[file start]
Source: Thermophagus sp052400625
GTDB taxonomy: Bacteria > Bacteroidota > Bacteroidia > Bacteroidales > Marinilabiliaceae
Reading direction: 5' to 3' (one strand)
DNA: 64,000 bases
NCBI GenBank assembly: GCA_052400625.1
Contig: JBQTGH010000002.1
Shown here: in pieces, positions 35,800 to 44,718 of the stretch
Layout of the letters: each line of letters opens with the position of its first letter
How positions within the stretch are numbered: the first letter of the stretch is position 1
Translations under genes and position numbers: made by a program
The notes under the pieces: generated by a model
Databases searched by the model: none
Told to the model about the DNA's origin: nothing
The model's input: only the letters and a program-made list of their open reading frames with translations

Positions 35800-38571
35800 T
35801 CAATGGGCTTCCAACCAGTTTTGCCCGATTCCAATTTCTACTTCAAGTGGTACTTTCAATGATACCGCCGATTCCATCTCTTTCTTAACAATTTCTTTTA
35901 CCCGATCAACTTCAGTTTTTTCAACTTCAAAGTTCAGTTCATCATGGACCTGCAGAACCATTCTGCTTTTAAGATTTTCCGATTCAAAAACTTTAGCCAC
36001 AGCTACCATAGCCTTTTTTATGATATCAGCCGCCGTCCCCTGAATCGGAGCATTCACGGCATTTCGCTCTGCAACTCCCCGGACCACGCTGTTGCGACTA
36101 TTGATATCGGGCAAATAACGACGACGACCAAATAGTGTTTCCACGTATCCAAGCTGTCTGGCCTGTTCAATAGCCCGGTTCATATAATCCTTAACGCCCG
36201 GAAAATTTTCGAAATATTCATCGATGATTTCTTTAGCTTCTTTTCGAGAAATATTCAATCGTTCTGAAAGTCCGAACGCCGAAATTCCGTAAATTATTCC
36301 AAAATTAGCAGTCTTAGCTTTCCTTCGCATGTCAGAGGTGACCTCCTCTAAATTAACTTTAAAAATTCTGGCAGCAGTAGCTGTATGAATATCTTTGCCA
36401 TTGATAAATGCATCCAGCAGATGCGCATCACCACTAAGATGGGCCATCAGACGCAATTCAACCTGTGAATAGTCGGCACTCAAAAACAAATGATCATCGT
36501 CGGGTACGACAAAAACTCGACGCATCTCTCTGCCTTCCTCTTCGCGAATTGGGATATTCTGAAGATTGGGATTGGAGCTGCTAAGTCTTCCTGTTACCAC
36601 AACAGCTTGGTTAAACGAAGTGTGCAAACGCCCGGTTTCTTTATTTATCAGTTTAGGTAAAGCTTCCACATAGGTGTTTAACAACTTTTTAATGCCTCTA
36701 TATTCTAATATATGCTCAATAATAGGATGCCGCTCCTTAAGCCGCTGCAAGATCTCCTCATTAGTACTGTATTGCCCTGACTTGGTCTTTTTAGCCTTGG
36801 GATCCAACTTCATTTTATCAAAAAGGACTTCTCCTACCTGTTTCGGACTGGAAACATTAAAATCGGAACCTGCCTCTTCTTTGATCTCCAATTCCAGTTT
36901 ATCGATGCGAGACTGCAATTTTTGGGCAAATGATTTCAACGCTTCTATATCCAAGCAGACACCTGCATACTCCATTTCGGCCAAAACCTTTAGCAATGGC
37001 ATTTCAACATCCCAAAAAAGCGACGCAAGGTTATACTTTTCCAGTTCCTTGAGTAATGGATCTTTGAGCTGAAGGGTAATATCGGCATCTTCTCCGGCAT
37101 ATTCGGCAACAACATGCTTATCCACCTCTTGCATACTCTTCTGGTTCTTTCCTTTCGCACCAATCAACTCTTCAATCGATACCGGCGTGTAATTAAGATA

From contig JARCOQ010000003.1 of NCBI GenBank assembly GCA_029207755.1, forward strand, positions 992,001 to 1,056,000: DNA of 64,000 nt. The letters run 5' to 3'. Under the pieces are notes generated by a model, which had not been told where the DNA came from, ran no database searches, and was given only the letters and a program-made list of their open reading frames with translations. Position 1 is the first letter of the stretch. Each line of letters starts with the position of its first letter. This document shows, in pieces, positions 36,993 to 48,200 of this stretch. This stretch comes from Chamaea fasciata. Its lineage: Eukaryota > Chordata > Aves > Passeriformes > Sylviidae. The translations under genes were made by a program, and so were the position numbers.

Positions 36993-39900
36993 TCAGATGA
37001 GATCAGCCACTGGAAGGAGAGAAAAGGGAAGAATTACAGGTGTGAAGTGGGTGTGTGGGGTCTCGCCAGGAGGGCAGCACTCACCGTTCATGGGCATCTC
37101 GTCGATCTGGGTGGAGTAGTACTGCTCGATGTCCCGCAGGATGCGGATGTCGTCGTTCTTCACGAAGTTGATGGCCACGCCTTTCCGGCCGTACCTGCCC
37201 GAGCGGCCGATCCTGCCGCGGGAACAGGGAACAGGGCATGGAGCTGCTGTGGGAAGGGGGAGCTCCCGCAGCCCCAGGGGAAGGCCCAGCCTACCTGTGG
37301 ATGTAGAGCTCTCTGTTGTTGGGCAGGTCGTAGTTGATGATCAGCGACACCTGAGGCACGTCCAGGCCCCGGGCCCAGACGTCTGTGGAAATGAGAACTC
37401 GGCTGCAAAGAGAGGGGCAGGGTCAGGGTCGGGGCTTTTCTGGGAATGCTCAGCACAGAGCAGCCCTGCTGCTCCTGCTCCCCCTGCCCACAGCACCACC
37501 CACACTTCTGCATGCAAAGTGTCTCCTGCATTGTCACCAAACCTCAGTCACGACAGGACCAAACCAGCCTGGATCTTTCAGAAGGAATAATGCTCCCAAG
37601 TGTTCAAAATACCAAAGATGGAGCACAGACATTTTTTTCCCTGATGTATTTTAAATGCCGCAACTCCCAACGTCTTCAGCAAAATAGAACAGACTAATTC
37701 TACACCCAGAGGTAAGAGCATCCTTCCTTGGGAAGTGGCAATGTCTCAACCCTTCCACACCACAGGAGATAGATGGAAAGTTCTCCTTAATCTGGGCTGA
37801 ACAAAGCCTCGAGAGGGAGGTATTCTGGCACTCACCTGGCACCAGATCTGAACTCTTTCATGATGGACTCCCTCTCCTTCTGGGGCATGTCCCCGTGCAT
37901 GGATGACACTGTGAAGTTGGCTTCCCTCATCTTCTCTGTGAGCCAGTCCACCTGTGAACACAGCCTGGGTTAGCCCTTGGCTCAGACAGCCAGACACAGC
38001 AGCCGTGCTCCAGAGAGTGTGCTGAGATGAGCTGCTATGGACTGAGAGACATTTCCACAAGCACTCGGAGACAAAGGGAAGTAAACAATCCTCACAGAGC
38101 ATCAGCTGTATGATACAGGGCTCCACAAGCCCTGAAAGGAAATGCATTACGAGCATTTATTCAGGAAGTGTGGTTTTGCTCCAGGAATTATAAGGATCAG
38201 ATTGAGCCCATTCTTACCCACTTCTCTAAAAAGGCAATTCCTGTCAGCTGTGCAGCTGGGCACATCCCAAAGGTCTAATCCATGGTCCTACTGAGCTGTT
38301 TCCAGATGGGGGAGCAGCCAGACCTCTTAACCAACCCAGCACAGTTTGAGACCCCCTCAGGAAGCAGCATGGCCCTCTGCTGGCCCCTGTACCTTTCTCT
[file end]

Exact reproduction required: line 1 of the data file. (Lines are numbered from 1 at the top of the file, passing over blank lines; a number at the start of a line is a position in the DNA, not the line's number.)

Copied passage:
Source: Thermophagus sp052400625